Thursday, June 9, 2011

Elf Hats block tutorial

I’ve had a few requests for a how-to on how I created the blocks for my Elf Hats quilt so I thought I would just do a quick tutorial. 






For these blocks I created my own paper piecing pattern.  If you’d like a pdf of mine, send me an email (abrightcorner (at) gmail (dot) com )  and I’ll email it to you.  If you would like to just create your own, here are the measurements: 

The outer rectangle measures 7.5” x 9.5”
The inner rectangle measures 7” x 9”
Then I found the center on the top line and drew the lines for the triangle from that point down to the bottom corner of the INNER rectangle. 

For the numbers it doesn’t matter where #2 and #3 go, but #1 does need to be in the triangle. 

Any questions?  Really – just email me and I’ll send you a pdf.  No problem.  Edited to add:  I uploaded the pdf file to here.  From this link you can download and print it.  Or you can still email me :)


elf hats 1


Now make as many copies of this pattern as the number of hat blocks you’ll need.  For my quilt I needed 80 blocks. 

elf hats 2


For each block you’ll need a piece of fabric that is roughly the size of the triangle (piece #1) PLUS at least 1/4 inch.  To make sure it’s big enough, put the fabric over the triangle and then hold it up to the light.  You’ll immediately be able to tell if it’s big enough.
 
Flip the paper pattern over so that the printed side is facing down.  You’ll still be able to see the lines faintly through the back – they just don’t show up in the photos.  Now take a glue stick, put a couple of stripes of glue in spot #1 on the paper and place your fabric over it.  Press gently with your hand to get it to stick a bit.  Hold it up to the light one more time to make sure it covers the lines plus about 1/4”. 


elf hats 3


Ok now you need a piece of white fabric.  See the piece I’m using in this photo?  It’s too big.  That’s okay!  We’ll trim it later.  Place it on your fabric triangle RIGHT SIDES TOGETHER.


  elf hats 4


Your sewing line for this piece is the line that is between #1 and #3 on the pattern.  Before sewing however, we need to check a couple of things. 

First of all, we need to make sure that we have enough seam allowance.  Holding the white fabric in place, carefully hold the pattern up to the light.  See how you can see where the white fabric is placed in the photo below?  You want the white fabric to overlap that stitching line by about 1/4”.  It can overlap more than that, but not less. 

elf hats 5

Now we also need to check to make sure the white fabric is big enough to cover spot #3 on the paper.  Hold the white fabric in place (or you can pin it) along the stitching line and fold it back along that stitching line.  Make sure it will cover the area all the way out to the OUTSIDE rectangle.


Now you’re ready to sew.  Carefully move your pattern to the sewing machine and place it fabric-side-down and printed-side-up under your presser foot.  Make your stitch length tiny – about 12-18 stitches per inch.  That will help when it’s time to tear the paper off.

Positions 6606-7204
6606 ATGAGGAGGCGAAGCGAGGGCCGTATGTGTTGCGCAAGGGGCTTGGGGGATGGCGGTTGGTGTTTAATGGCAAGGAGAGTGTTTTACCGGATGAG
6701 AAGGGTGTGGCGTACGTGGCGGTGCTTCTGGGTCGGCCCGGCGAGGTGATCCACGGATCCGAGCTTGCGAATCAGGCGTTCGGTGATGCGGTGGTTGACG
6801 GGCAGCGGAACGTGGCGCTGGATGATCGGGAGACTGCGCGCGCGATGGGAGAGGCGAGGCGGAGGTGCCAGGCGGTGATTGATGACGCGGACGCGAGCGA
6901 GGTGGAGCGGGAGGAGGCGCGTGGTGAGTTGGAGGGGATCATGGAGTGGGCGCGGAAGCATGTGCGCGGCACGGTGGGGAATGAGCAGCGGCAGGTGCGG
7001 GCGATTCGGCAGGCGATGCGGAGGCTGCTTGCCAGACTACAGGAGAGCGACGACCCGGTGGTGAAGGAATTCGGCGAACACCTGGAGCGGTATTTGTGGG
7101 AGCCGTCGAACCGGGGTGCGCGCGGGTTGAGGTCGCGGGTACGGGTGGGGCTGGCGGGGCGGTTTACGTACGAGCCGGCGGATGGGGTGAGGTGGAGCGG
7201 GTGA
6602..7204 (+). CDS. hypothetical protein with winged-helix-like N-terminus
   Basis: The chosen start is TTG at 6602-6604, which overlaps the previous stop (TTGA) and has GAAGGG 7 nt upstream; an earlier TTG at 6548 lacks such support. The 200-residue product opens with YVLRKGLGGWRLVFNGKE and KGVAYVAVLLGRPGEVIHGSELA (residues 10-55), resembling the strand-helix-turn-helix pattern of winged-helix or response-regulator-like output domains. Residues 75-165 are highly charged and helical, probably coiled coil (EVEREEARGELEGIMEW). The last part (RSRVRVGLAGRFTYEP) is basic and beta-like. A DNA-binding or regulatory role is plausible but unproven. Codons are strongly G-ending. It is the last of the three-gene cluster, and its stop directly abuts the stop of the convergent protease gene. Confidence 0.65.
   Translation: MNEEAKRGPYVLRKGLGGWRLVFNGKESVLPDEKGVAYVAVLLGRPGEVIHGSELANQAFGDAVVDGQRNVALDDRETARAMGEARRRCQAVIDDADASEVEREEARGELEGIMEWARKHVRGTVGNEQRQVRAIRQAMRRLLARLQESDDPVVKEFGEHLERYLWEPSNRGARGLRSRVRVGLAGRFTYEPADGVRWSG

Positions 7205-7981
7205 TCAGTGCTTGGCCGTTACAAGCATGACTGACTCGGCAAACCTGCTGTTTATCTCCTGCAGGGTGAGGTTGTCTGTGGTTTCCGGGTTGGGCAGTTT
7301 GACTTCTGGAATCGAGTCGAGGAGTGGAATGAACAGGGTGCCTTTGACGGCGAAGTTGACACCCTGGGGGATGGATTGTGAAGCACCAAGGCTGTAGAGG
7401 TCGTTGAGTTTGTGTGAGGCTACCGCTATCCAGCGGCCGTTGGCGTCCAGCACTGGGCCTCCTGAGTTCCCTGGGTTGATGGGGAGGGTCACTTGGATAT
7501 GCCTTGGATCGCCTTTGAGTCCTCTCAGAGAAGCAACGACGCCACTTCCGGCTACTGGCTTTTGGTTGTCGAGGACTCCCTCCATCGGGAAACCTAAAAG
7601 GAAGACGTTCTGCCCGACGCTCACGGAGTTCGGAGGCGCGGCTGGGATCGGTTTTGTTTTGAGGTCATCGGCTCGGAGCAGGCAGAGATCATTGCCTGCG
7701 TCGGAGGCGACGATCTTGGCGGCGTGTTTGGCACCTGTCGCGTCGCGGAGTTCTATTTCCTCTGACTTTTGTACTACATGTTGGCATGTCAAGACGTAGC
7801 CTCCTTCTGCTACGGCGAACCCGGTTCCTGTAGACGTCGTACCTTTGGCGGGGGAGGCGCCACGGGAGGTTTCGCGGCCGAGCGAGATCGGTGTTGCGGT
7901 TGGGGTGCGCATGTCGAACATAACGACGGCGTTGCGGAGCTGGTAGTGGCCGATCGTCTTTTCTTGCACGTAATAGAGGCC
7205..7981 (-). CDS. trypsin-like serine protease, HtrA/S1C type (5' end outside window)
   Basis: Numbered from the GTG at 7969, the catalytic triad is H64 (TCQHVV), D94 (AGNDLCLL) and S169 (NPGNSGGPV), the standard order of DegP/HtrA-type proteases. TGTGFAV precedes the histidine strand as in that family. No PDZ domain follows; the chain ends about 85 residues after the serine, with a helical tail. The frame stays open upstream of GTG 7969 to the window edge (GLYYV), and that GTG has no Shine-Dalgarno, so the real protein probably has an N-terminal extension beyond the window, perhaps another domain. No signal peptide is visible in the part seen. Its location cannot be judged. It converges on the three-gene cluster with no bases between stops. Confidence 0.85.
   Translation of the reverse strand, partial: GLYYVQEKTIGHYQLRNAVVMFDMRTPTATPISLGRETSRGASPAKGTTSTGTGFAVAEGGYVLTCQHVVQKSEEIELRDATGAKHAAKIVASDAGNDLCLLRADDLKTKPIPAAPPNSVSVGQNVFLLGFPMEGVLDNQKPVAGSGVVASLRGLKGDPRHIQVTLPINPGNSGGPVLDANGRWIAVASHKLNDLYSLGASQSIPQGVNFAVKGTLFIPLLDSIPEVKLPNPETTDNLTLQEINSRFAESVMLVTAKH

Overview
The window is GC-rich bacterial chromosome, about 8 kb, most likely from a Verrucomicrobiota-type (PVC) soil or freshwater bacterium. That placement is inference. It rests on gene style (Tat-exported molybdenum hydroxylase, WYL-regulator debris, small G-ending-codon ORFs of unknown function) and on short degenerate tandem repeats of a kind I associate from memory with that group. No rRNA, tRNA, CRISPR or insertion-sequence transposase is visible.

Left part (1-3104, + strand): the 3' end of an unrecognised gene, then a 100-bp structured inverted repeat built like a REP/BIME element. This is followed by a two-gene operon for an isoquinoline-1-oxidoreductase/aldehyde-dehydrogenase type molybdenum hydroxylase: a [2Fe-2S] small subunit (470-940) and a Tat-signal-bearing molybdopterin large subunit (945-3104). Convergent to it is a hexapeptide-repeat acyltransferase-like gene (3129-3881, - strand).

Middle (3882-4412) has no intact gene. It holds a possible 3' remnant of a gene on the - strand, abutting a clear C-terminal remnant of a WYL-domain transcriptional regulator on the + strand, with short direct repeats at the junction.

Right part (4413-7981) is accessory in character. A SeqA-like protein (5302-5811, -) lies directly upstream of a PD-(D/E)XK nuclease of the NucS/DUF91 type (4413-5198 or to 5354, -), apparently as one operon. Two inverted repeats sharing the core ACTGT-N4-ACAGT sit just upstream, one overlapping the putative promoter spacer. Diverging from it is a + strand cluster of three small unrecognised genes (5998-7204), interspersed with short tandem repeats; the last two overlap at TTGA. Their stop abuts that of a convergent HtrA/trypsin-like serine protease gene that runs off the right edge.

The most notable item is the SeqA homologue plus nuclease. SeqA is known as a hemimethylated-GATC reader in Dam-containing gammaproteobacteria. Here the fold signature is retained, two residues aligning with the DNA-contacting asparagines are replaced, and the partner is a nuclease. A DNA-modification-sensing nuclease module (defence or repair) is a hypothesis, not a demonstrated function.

You will start stitching a little bit outside of the corner of the INSIDE rectangle.  I know it’s tough to see in this photo. 


 elf hats 6


When you reach the end of this stitching line, you will want to stitch a little past it – even to that outer rectangle if you want.  Backstitch just a little at the beginning and end of each seam

elf hats 7

Good job!  Now before you press it, we need to trim that seam allowance.  As you make more of these blocks you’ll get better at naturally keeping your seam allowances about 1/4”.  You could leave the seam allowance longer, but it will create bulk later on so I like to trim them up. 

Carefully fold back the paper pattern and make sure the fabric piece you just added is also folded back out of the way.  Place your ruler about 1/4” away from the stitching line and trim.

elf hats 9
elf hats 10



Here is another reason to trim your seam allowances-  In the photo below can you see how my striped fabric shows through my white fabric?  That’s before I trimmed it. 


elf hats 11

In this next photo I’ve trimmed it and it no longer shows through.  Much nicer.  Press it open and admire your work.

elf hats 12


Now you’re going to repeat all of that for the other side:

Take your second piece of white fabric, hold it in place (right sides together) and check to see if you have enough seam allowance and enough fabric to cover the area.  Stitch it in place.  Trim seam allowance. 


elf hats 13

Press it open. 

elf hats 14


Now you’re ready to trim.  Flip the pattern over so you can see the printed lines.

elf hats 15


Using your ruler, trim blocks (trim paper and fabric) along the OUTER rectangle. 


elf hats 16


Flip your block over and gently tear away paper.  Because your stitch length was tiny, the paper should be quite perforated and should tear away easily.  Once you get your blocks all pieced they are ready to stich together into rows.  You can see in the photo below that there is a 1/4” seam allowance at the top and bottom corners of the block.  As you stitch the blocks together just be aware of the top points of each hat.


elf hats 17


This really was a hastily-written tutorial so if you have questions or need something clarified just ask.  It was a fun quilt to make and I really enjoyed putting some creativity into the hat variations I did.  (see the original post to see the variations.)

If you would like to try paper piecing with a different pattern, try this one.
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